Pompey 1 Carlisle 0 - Neil Allen’s match report

Michael Smith scores Pompey's winning goal against Carlisle Picture: Joe Pepler
Michael Smith scores Pompey's winning goal against Carlisle Picture: Joe Pepler
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And so where there is life, there is Hope.

Thanks to Carlisle United’s Hallam, there is certainly a healthy glow and strong heartbeat about Pompey’s automatic promotion attempts at present.

With seven matches remaining, Paul Cook’s side stand five points off the top three with a game in hand.

The visit of Plymouth on April 16 continues to standout as the pivotal encounter in the bid to depart League Two through conventional means.

In the meantime, Pompey are alive, their promotion aspirations vibrant. Momentum is gathering.

They have still to string together three successive league wins, the latest attempt to be staged at Dagenham & Redbridge next weekend.

Yet the Blues have now lost one of their last eight matches and cradle the best defensive record in the division.

It is shaping up for a fascinating crescendo to the campaign – and this time the fear of relegation does not grip the Fratton faithful.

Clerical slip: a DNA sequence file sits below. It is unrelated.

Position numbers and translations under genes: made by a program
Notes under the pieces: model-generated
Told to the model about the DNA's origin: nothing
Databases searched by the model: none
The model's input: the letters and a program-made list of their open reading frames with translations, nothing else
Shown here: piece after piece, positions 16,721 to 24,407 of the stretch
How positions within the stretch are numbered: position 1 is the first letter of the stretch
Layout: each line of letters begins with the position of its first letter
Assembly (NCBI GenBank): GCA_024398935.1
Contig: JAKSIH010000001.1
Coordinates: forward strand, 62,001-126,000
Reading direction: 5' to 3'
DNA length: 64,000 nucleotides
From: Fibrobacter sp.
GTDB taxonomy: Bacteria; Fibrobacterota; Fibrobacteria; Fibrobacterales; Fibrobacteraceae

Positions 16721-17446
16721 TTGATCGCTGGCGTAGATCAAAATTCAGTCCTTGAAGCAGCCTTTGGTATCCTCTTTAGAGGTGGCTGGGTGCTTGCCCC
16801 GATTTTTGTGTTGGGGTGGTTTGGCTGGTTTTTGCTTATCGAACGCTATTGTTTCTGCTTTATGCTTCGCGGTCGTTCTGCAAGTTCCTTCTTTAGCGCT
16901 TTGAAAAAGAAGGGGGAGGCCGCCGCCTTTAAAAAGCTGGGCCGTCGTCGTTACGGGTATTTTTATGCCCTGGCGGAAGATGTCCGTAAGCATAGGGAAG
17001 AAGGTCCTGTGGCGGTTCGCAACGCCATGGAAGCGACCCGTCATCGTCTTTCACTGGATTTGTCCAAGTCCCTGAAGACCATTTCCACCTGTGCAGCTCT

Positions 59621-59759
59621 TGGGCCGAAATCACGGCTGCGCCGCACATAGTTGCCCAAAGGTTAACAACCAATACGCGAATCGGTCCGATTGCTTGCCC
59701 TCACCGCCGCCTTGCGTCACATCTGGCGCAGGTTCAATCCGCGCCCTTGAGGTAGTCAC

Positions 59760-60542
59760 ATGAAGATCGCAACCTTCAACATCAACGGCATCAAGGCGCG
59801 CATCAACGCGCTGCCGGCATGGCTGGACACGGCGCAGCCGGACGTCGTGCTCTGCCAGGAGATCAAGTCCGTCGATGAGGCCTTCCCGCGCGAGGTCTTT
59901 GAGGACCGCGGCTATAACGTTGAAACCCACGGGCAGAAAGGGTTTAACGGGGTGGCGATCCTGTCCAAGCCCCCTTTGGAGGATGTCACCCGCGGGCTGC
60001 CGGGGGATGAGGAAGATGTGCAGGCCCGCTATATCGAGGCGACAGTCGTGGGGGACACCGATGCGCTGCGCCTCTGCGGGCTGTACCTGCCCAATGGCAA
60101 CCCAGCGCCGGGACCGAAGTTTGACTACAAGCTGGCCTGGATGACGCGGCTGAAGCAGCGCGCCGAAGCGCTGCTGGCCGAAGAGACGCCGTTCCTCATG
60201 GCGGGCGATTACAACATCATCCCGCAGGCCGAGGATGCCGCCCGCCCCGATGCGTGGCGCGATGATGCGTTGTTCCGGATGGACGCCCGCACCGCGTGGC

On Saturday, the latest win was achieved in efficient fashion, driven by a vastly-improved second-half display over the Cumbrians.

The scoreline could have been more handsome, Adam McGurk striking the far post while attempting to double the slender advantage.

As it was, Michael Smith, the striker so admirably turning around opinion through consistency and tireless endeavour, settled the issue.

But Hope’s remarkable 83rd minute miss was just as game defining.

Only come the summer will we be accurately aware of how integral that moment was to any successful promotion.

Although the striker who once scored a hat-trick against Andy Awford’s Pompey while representing Bury unquestionably leant a helping foot on Saturday.

Recalled to the starting line-up having not even made Keith Curle’s 18-man squad for the Bank Holiday Monday victory over Bristol Rovers, the ex-Everton youngster had to score.